The United States expressed concern Wednesday about reported election campaign problems in Rwanda, where preparations are underway for the Central African country's first presidential polling since the ethnic violence and genocide there in 1994.

The State Department is calling the August 25 presidential vote in Rwanda "an important milestone" in the political transition that began after the 1994 genocide, and says the United States is pleased that four candidates are contesting the election amid strong public interest.

However, in a statement volunteered to reporters, State Department spokesman Richard Boucher said the United States is concerned about recent reports of campaign intimidation, harassment and the use of ethnicity as a means of inciting political division.

Mr. Boucher said the United States "looks forward" to seeing the Rwandan government, political parties, and civil society work cooperatively to ensure that the campaign is conducted in a transparent atmosphere, and that the presidential election is free and fair.

The comments follow angry exchanges between Rwanda's two leading presidential contenders in a country still traumatized by the 1994 violence, in which ethnic Hutu militiamen killed hundreds of thousands of minority Tutsis and Hutu moderates.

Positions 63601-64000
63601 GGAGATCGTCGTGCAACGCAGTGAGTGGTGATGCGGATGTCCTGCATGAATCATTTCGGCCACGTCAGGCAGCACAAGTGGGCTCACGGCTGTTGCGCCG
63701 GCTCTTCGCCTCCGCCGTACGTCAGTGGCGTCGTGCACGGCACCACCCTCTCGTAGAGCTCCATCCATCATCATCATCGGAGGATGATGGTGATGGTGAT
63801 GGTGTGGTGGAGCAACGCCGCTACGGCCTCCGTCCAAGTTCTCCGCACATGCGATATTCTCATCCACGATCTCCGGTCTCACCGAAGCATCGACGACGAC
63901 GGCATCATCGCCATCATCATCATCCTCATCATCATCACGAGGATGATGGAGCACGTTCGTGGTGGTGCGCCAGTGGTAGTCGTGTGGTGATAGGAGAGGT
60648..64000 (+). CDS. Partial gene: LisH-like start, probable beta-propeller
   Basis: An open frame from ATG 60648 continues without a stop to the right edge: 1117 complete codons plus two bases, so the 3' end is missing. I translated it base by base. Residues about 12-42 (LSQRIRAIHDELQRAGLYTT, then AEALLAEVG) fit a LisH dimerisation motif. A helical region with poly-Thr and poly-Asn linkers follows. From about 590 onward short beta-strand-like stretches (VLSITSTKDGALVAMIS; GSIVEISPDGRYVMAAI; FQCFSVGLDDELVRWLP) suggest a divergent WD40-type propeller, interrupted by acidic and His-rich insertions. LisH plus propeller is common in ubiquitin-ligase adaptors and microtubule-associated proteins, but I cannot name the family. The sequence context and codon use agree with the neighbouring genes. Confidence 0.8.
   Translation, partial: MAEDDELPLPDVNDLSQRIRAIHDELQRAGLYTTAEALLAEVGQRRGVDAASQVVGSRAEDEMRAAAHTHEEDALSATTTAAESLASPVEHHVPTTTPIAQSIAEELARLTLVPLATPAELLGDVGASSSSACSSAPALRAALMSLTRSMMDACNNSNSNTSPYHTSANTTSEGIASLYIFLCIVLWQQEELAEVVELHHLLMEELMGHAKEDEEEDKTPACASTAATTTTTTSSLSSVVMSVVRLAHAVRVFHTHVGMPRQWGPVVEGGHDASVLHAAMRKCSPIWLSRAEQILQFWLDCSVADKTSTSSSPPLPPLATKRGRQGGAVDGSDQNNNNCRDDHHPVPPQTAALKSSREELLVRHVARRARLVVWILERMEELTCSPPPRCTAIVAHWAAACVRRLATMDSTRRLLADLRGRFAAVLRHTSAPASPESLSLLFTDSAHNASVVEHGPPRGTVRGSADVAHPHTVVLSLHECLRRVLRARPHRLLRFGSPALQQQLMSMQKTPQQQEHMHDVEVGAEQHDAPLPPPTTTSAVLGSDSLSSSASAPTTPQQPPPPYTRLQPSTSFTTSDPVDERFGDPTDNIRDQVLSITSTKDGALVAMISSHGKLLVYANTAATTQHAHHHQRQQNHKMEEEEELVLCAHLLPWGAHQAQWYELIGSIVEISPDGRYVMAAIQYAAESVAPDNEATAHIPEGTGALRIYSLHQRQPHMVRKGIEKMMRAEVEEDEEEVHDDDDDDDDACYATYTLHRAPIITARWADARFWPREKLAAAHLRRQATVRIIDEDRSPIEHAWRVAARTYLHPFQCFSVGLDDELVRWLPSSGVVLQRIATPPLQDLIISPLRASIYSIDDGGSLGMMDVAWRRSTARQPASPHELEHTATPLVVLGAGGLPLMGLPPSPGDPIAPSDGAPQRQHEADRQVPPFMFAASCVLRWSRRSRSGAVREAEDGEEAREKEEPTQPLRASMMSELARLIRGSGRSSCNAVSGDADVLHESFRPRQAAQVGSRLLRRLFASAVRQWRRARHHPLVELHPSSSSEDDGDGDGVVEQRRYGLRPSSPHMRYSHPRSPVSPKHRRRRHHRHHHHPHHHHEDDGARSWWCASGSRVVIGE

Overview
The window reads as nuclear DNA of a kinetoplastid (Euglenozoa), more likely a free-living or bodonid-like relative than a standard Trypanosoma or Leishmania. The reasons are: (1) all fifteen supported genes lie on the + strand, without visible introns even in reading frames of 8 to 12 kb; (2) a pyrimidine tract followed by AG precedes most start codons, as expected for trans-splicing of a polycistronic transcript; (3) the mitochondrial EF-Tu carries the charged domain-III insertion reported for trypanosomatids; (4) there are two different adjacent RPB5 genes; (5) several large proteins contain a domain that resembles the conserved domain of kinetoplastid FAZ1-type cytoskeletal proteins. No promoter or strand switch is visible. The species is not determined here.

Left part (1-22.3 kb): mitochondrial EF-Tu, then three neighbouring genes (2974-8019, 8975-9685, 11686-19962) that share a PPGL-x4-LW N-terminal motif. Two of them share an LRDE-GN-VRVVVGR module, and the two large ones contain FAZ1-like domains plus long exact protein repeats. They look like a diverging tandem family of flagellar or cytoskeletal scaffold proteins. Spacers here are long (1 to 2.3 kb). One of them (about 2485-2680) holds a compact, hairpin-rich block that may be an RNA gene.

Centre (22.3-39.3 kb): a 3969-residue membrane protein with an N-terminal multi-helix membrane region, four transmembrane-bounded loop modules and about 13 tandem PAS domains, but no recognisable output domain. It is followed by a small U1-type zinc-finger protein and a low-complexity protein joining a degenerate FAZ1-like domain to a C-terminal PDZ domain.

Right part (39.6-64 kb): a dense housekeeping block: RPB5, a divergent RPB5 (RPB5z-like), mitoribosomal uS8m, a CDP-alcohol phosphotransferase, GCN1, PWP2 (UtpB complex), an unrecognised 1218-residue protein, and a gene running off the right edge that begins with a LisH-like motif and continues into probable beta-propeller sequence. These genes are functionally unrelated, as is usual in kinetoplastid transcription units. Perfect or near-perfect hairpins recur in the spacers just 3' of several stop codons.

Earlier this week, the main opposition candidate, Faustin Twagiramungu, accused incumbent President Paul Kagame and his Tutsi-dominated Rwandan Patriotic Front Party of acts of sabotage and harassment of his supporters.

Mr. Kagame, for his part, accused his chief opponent, a Hutu, of trying to mobilize majority Hutus to vote on ethnic grounds, and suggested he might return the country to ethnic bloodshed.

In his comments here, spokesman Boucher did not address specific complaints but said the United States wants to see a democratic process continue and political openness in Rwanda maintained, as the country heads for the presidential vote and legislative elections in September.

In May of this year, Rwandan voters turned out in large numbers to overwhelmingly approve a new constitution, designed to curb ethnic extremism and pave the way for the two-stage elections, the country's first since 1988.